The controversial practice of trapping birds on glue-covered twigs cannot be allowed even as a tradition, the European Court of Justice has ruled.
French hunters were told to suspend glue-trapping last summer when the European Commission warned it could take legal action.
Conservationists have condemned the practice as barbaric.
The Court said the fact that a method of hunting was traditional did not mean another solution should not be used.
Glue-trapping in recent years has been confined to areas of south-eastern France after Spain banned the practice of coating sticks in lime. French hunters argued that it only harmed particular species such as thrushes and songbirds.
France’s League for the Protection of Birds (LPO) then challenged the practice known as “chasse à la glu” at the European Court in Luxembourg, arguing that it harmed not just songbirds but other birds too.
In July 2020 the European Commission warned France that it was not complying with EU law on hunting and capture practices for birds, prompting President Emmanuel Macron to order a halt to glue-trapping the following month pending the ECJ’s final ruling.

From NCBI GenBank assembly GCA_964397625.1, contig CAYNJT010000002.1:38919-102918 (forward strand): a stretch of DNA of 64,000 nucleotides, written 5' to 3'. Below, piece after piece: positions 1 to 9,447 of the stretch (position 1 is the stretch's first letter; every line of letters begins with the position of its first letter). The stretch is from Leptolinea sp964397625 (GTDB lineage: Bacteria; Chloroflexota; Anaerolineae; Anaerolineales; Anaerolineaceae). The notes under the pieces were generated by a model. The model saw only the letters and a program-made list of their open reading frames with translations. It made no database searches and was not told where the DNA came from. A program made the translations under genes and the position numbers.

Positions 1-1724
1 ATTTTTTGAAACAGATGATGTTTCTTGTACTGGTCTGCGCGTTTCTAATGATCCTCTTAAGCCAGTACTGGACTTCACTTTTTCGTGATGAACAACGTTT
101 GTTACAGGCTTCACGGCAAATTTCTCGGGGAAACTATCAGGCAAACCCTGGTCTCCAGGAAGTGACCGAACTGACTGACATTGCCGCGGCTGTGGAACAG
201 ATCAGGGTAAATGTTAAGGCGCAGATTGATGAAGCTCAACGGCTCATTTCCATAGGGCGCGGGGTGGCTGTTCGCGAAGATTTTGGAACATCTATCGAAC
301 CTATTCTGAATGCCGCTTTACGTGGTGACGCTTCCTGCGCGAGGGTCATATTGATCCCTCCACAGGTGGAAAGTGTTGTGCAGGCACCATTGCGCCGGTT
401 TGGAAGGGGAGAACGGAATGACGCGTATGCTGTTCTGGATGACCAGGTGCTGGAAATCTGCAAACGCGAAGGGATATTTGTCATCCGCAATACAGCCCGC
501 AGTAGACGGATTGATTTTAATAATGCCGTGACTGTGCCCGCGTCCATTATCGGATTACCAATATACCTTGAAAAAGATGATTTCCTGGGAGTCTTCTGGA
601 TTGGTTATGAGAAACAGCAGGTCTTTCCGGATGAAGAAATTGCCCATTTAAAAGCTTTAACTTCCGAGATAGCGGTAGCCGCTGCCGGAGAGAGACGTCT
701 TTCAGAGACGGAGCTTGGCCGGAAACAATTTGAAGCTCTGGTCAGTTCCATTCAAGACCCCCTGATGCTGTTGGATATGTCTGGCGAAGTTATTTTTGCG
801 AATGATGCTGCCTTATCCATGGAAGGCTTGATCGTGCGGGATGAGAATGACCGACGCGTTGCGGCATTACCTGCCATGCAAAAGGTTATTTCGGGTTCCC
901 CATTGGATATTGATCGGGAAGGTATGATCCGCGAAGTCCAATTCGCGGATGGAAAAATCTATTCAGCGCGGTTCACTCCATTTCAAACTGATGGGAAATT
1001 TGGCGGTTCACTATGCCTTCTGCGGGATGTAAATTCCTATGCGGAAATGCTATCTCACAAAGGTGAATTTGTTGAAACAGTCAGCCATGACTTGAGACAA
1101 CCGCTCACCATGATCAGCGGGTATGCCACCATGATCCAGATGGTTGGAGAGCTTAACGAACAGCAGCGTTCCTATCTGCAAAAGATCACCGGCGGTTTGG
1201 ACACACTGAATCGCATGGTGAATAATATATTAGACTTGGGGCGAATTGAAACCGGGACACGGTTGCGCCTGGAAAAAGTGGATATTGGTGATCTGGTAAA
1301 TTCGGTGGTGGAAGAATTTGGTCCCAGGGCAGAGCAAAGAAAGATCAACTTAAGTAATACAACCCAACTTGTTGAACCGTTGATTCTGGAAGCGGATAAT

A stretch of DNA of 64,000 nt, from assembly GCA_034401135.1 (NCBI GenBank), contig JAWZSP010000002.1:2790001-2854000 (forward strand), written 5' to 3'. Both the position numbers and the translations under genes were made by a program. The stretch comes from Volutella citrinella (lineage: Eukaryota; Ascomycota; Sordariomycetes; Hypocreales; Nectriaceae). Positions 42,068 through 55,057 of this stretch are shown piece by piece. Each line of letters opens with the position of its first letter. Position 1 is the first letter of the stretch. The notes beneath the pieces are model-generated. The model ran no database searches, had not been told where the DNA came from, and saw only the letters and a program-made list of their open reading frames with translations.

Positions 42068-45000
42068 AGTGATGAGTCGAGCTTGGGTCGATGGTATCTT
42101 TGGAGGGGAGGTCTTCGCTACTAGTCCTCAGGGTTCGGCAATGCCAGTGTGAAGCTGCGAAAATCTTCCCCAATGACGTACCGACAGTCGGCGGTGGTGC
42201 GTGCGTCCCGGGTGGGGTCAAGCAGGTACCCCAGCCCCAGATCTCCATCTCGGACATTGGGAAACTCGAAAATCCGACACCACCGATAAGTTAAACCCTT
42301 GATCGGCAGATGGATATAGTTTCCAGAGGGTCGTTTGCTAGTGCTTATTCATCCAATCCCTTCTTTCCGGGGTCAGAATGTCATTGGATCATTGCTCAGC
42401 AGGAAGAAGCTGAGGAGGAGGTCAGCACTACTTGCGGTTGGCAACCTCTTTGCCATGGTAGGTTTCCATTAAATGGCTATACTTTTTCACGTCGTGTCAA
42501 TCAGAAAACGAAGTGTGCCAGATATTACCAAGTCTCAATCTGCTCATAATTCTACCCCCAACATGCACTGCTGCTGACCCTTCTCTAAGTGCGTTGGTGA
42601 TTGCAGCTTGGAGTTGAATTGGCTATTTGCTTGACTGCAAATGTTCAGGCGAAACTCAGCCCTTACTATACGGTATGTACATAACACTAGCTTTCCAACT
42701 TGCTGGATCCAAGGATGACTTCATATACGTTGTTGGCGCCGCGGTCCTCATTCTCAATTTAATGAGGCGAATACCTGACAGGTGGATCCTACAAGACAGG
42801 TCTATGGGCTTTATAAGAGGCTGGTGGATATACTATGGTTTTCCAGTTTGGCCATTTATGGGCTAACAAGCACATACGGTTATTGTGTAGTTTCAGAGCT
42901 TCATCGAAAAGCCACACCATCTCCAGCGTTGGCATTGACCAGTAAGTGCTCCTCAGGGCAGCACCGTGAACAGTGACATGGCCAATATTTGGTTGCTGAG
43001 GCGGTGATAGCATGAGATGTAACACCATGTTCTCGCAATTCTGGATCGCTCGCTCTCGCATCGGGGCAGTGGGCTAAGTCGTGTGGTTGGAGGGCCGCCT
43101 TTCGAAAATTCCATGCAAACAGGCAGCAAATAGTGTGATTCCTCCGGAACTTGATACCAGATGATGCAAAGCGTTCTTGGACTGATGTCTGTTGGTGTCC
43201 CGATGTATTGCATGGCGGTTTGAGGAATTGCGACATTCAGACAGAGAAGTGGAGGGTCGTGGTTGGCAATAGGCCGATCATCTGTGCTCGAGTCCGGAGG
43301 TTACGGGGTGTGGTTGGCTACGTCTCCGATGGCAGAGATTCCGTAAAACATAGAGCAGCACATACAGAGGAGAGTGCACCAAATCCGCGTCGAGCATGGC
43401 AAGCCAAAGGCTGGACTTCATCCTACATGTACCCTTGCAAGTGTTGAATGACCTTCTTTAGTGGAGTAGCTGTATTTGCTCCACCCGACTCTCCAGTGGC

In its decision on Wednesday, the Court said no EU country could allow a method of hunting birds that led to unintentional capture of birds (by-catch) “where that by-catch is likely to cause harm other than negligible harm to the species concerned”.
It was highly likely that even if birds were cleaned they would still sustain “irreparable harm” from limes that damaged the feathers of any bird captured.
The LPO hailed the ruling as the culmination of a long fight.
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